The combination of selumetinib and docetaxel did not improve progression-free survival among patients with advanced or metastatic non–small-cell lung cancer vs placebo plus docetaxel.
The combination of selumetinib and docetaxel did not improve progression-free survival (PFS) among patients with advanced or metastatic non–small-cell lung cancer (NSCLC) over placebo plus docetaxel, according to the phase II SELECT-2 trial. There was a higher response rate with selumetinib, but this did not translate into clinical benefit.
Earlier studies have shown promising outcomes with selumetinib in patients with advanced KRAS-mutant NSCLC. “Selumetinib has also demonstrated activity in preclinical KRAS wild-type models, which suggested that selumetinib plus docetaxel may provide clinical benefit to patients with NSCLC with activation of the RAS-ERK pathway, independent of a KRAS mutation,” wrote study authors led by Jean-Charles Soria, MD, PhD, of Gustave Roussy Cancer Campus in Villejuif, France.
The SELECT-2 trial included 212 patients with advanced or metastatic NSCLC; the initial trial design included patients regardless of KRAS mutation status, but this was amended to include only those with KRAS wild-type NSCLC. Sixty-nine percent of the final cohort were patients who had KRAS wild-type tumors. Patients were randomized to one of three groups, receiving either selumetinib 75 mg twice per day plus docetaxel at either a 60-mg/m2 dose (SEL+DOC 60) or a 75-mg/m2 dose (SEL+DOC 75), or to placebo plus the higher docetaxel dose (PBO+DOC 75). Results were published in Annals of Oncology.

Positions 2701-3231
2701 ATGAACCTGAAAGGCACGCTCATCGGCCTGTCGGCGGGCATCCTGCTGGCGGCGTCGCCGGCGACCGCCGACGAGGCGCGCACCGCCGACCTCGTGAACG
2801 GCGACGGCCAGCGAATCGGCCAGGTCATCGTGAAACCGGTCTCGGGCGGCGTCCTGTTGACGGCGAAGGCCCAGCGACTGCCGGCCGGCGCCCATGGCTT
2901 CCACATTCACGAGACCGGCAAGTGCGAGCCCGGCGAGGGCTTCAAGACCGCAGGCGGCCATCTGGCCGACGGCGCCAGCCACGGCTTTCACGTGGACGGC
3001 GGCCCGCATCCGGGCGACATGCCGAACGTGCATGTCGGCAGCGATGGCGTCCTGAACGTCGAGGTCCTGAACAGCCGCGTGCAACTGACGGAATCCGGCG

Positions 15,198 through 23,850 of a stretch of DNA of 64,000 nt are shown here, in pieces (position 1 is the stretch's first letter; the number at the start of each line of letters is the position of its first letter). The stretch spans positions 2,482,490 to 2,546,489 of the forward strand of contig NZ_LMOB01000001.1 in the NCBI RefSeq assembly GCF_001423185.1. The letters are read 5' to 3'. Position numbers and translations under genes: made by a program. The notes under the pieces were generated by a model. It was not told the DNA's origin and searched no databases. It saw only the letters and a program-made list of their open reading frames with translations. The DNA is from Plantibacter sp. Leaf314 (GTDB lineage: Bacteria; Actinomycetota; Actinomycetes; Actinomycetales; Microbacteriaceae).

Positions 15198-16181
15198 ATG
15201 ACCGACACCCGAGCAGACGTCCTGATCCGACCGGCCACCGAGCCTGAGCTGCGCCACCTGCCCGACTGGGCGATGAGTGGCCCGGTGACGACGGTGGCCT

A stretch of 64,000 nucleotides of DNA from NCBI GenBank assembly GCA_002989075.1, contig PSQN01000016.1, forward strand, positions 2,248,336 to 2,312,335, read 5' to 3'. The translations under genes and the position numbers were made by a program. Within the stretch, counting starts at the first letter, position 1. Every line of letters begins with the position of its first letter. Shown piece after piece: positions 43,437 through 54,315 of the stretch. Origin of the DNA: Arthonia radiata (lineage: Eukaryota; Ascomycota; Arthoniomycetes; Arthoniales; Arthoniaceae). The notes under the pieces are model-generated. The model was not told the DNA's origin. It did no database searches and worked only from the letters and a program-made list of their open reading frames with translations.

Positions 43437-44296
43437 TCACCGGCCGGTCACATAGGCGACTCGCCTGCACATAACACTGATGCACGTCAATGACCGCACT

Neither of the selumetinib groups showed significant PFS improvement over placebo. Compared with the PBO+DOC 75 group, the SEL+DOC 60 group had a hazard ratio (HR) for PFS of 1.12 (90% CI, 0.8–1.61; P = .584). The SEL+DOC 75 group had an HR of 0.92 (90% CI, 0.65–1.31; P = .690). The median PFS was 3.0 months with SEL+DOC 60, 4.2 months with SEL+DOC 75, and 4.3 months with PBO+DOC 75.
When restricted to just the KRAS wild-type patients, the results were no different, with non-significant HRs for each dosing group. The number of KRAS-mutant patients was too small for an efficacy analysis, the authors wrote.
Overall survival was also not improved with selumetinib. The median overall survival was 5.7 months with SEL+DOC 60, 7.7 months with SEL+DOC 75, and 11.5 months with PBO+DOC 75.
The response rate, however, was better with the study drug. The objective response rates in the full cohort were 33% with the higher selumetinib dose, 18% with the lower dose, and 14% with placebo. Response durations were similar in the SEL+DOC 75 and PBO+DOC 75 groups (133 and 127 days, respectively), but shorter in the SEL+DOC 60 group (87 days).
No new safety signals emerged in this trial, and toxicity was similar to previously published studies. The most common grade 3 or higher adverse event was neutropenia.
The authors noted that there was no common factor found among a group of patients with a long duration of response and at least a 30% decrease in tumor size, suggesting that “the importance of assessing novel biomarkers to identify patient subgroups that may benefit from treatment with MEK inhibitors is highlighted.” At this point though, “selumetinib currently does not have a role as a second-line treatment for patients with advanced NSCLC.”